Staff Publications

Staff Publications

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    'Staff publications' is the digital repository of Wageningen University & Research

    'Staff publications' contains references to publications authored by Wageningen University staff from 1976 onward.

    Publications authored by the staff of the Research Institutes are available from 1995 onwards.

    Full text documents are added when available. The database is updated daily and currently holds about 240,000 items, of which 72,000 in open access.

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Record number 520188
Title Perpetuating power through autoethnography : my research unawareness and memories of paternalism among the indigenous Hai//om in Namibia
Author(s) Koot;, Stasja
Source Critical Arts 30 (2016)6. - ISSN 0256-0046 - p. 840 - 854.
Department(s) Sociology of Development and Change
Publication type Refereed Article in a scientific journal
Publication year 2016
Keyword(s) autoethnography - Hai//om - memory - Namibia - power - unawareness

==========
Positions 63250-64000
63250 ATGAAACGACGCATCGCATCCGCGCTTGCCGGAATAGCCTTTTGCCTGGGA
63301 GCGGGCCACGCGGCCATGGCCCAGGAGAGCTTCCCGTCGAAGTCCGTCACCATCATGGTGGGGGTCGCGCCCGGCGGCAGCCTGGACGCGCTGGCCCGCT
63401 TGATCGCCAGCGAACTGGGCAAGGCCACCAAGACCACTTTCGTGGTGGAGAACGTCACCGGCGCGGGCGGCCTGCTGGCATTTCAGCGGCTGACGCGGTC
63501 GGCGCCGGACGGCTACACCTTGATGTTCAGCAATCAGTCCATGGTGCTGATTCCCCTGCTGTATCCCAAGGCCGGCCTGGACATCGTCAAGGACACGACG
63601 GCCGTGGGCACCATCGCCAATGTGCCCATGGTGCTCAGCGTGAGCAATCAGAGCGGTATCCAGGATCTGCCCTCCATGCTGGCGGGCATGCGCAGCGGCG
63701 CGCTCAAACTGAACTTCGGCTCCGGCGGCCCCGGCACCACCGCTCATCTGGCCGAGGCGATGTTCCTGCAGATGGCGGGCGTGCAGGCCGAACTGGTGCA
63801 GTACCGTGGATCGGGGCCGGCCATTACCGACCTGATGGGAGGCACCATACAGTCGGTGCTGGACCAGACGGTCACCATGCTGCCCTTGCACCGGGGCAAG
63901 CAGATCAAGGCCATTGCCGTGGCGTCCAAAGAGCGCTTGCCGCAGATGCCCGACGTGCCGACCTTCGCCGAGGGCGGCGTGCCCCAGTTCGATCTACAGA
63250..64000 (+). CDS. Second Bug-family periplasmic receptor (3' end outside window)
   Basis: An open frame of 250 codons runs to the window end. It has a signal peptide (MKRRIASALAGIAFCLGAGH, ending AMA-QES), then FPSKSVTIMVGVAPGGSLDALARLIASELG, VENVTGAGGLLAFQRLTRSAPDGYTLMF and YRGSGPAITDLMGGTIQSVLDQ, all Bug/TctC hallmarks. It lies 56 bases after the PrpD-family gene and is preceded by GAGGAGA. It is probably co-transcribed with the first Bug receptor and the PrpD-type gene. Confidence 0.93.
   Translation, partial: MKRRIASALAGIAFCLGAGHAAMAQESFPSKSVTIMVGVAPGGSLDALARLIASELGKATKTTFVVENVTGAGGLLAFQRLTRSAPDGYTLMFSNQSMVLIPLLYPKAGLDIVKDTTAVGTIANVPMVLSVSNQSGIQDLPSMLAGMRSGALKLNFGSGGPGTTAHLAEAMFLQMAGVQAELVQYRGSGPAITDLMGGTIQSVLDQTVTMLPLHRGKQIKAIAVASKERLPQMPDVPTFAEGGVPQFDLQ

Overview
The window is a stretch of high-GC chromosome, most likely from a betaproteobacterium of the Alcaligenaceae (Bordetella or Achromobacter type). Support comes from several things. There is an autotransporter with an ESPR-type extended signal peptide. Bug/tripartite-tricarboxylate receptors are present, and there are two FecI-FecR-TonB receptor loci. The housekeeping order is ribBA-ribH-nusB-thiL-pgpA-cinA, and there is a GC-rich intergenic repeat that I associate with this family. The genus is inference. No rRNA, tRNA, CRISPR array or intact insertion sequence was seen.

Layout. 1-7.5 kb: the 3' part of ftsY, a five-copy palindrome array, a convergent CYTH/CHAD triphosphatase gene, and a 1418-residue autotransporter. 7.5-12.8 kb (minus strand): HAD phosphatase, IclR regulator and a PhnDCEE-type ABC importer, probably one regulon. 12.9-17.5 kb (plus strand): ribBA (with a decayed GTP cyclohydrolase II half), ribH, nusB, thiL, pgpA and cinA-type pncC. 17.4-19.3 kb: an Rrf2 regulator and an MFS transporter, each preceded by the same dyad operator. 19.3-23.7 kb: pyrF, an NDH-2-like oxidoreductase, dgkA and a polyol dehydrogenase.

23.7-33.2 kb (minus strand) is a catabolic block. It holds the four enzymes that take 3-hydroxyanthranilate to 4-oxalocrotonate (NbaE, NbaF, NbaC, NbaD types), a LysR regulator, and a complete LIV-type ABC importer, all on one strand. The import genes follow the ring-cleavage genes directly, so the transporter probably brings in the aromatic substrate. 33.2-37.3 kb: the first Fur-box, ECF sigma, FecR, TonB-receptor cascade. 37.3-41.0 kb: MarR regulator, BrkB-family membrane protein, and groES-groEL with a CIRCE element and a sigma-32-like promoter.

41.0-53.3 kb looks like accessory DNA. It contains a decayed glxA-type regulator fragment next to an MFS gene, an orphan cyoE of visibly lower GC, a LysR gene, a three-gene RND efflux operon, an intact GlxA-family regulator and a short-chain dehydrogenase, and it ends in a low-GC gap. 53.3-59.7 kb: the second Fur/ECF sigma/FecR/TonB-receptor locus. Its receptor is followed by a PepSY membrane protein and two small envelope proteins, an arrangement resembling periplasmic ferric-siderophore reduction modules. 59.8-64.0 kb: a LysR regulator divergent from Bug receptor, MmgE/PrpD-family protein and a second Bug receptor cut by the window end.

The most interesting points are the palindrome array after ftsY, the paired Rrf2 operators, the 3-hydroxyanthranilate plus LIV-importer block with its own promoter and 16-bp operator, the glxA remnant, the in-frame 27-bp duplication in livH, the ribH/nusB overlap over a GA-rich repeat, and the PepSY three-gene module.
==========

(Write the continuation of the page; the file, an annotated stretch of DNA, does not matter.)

In this article, I reflect on my longitudinal relation with the indigenous Hai//om Bushmen of the resettlement farm Tsintsabis, in Namibia, exploring my position of power as a development fieldworker. I have been connected to the Hai//om since 1999, doing research and living and working with them while continuously moving between being an ‘outsider’ and an ‘insider’. As an MA student, a development worker/boss (baas) and a PhD researcher, my knowledge of these indigenous people changed over the years. My longest stay on the farm was not as a researcher/anthropologist but as a development fieldworker, engaging with the people in manifold relationships. I argue that there is much epistemological value in an ‘open retrospective analytic autoethnographic experience’. The article explores three under-analysed but crucial and related elements of autoethnography, namely unawareness, memory and power. Even when the awareness of ‘doing research’ is absent, knowledge is acquired. This can be used analytically at a later stage. However, this inevitably implies a major role for the researcher’s memories, thereby perpetuating his/her position of power in the representation and interpretation of events and experiences.

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